We’ve made an enormous mess of our environment and we need to fix it immediately. Scientists have advised us that consuming less meat and dairy will dramatically reduce the gases emitted by farm animals and will deescalate global warming. Some governments are instructing their citizens to eat less meat and dairy. Unfortunately, the United States and many others have not yet embraced the trend. However, the increasing number of countries proactively working to decrease methane and other emissions from farm animals is very encouraging. Australia, Brazil, Qatar, Germany, Holland, and Sweden are supporting sustainability.

In 2009 Sweden was the first country to instruct its citizens to eliminate a portion of meat and dairy from their diets. The Netherlands told their citizens recently to reduce their consumption of meat to twice a week and fish once a week. The United Kingdom directed its population to replace several servings of animal protein with plant-based protein. It suggested having pulses (lentils, peas, and beans) for protein instead. The guidelines also recommend a seven-percent reduction of dairy. Estonia and France are also promoting sustainability via dietary changes. This is the beginning of a much needed and welcome paradigm shift.

Sadly, politics are preventing the United States from providing nutrition guidelines that would lead to healthier people and a less-damaged environment. The meat industry is creating an obstruction on the path to sustainability. There’s much money made in the meat industry and they insist that only animal flesh and by-products are good sources of protein.  Their propaganda is beyond dangerous as this is a critical time to cut gas emissions. The beef industry makes $95 billion a year, according to the USDA. The North American Meat Institute (NAMI) reports that the meat industry sells $894 billion of flesh each year. The American Meat Institute and the National Cattlemen’s Association lobby the decision-makers in Washington to keep their industry thriving and protected against bothersome legislation.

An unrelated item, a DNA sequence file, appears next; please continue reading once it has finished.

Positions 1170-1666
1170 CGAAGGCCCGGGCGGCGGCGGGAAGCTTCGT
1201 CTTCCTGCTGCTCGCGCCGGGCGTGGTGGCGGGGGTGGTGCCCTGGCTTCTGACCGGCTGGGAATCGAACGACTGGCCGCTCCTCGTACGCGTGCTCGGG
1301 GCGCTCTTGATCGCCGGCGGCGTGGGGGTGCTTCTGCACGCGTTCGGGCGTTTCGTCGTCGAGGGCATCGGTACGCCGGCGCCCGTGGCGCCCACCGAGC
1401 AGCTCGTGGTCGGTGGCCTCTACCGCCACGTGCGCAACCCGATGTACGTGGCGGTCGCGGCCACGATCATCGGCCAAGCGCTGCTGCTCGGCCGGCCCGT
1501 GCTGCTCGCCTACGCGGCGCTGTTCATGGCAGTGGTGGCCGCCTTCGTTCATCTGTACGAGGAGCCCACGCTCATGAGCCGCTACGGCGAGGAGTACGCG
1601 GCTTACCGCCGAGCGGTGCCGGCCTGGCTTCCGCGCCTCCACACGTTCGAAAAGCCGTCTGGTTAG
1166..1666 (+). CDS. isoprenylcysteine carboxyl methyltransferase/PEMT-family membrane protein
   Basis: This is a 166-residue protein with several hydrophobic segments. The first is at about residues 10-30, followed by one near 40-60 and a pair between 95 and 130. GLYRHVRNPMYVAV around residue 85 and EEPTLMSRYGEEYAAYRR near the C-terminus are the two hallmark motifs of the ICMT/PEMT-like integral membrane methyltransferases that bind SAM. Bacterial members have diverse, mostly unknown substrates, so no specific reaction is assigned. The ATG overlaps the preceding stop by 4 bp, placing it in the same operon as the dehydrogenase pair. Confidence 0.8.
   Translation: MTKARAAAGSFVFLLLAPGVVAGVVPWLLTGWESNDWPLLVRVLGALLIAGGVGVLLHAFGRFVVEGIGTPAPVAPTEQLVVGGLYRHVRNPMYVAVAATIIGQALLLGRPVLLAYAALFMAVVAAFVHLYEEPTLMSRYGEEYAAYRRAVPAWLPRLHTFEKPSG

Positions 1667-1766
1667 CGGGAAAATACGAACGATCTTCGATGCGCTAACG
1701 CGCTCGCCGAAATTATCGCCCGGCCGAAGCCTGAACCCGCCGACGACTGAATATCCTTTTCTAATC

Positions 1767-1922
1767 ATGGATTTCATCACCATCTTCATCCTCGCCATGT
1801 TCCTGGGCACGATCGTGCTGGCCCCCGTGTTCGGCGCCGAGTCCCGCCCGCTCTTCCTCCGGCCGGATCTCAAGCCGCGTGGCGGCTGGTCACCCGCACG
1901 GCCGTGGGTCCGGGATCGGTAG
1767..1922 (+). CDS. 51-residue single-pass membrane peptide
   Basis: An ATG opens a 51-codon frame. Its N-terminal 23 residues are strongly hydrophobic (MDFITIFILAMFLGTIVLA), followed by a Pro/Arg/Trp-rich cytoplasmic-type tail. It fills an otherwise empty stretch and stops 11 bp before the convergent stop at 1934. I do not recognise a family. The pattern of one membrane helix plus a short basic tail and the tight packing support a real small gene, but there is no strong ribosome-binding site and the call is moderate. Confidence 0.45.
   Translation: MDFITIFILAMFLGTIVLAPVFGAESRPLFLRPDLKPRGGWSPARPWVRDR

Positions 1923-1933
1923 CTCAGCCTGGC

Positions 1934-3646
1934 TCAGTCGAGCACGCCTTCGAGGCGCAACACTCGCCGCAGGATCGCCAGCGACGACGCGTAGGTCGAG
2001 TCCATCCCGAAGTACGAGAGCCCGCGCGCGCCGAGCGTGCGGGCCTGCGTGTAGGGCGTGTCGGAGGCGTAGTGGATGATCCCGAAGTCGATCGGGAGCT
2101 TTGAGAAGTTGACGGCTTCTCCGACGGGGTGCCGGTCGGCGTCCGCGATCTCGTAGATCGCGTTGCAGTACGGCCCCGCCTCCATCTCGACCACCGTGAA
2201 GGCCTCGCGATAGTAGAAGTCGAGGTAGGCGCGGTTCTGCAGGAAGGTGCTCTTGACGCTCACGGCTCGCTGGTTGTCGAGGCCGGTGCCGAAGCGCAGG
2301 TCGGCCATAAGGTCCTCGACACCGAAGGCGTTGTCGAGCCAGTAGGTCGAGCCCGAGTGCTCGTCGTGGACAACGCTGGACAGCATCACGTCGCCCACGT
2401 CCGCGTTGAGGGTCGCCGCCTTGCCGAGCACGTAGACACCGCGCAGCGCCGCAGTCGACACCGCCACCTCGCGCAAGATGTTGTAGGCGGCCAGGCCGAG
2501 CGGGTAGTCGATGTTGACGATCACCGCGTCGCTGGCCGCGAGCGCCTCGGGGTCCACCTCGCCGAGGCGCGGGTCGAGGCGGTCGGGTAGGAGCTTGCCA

According to the BBC, the lack of dietary rules can also be attributed to governments fearing that voters will react badly to any laws attacking their personal choices. Also, public awareness of eating habits affecting climate change is low.

Factory farms produce fifteen percent of global emissions. That’s equivalent to the exhaust emissions from all the vehicles in the entire world. Changing to healthier patterns of meat consumption could reduce emissions by seventy-five percent. Developed nations, naturally, consume the most meat, and the most resources in general.

The Paris Climate Agreement is the first worldwide attempt to address global warming. Representatives from 195 countries gathered in September of 2015 to develop a plan to reduce gas emissions, and will report back every five years to discuss their progress. This accountability will hopefully force countries to take action in a timely manner.

Eliminating factory animal farms can also terminate worldwide starvation. There are over nine million humans without enough to eat, yet more than seventy percent of grain in the United States is fed to farm animals. Directing the grain to those without enough food would feed those hungry people. Farm animals also drink copious amounts of water. The amount of water needed to produce one pound of beef is 1,799 gallons. The world population is rising and we need to feed more people with limited resources. There are seven billion of us and the number continues to increase.

Reducing meat and dairy consumption–and hopefully eliminating it completely– improves human health, decreases the production of gases that destroy our environment, and ultimately would end farm animal cruelty if factory farms close down. Moreover, we can eliminate starvation by feeding people in poor and developing countries the grain that farm animals are consuming. Hopefully the countries that are not endorsing the dietary changes will do so soon, before it’s too late.

 

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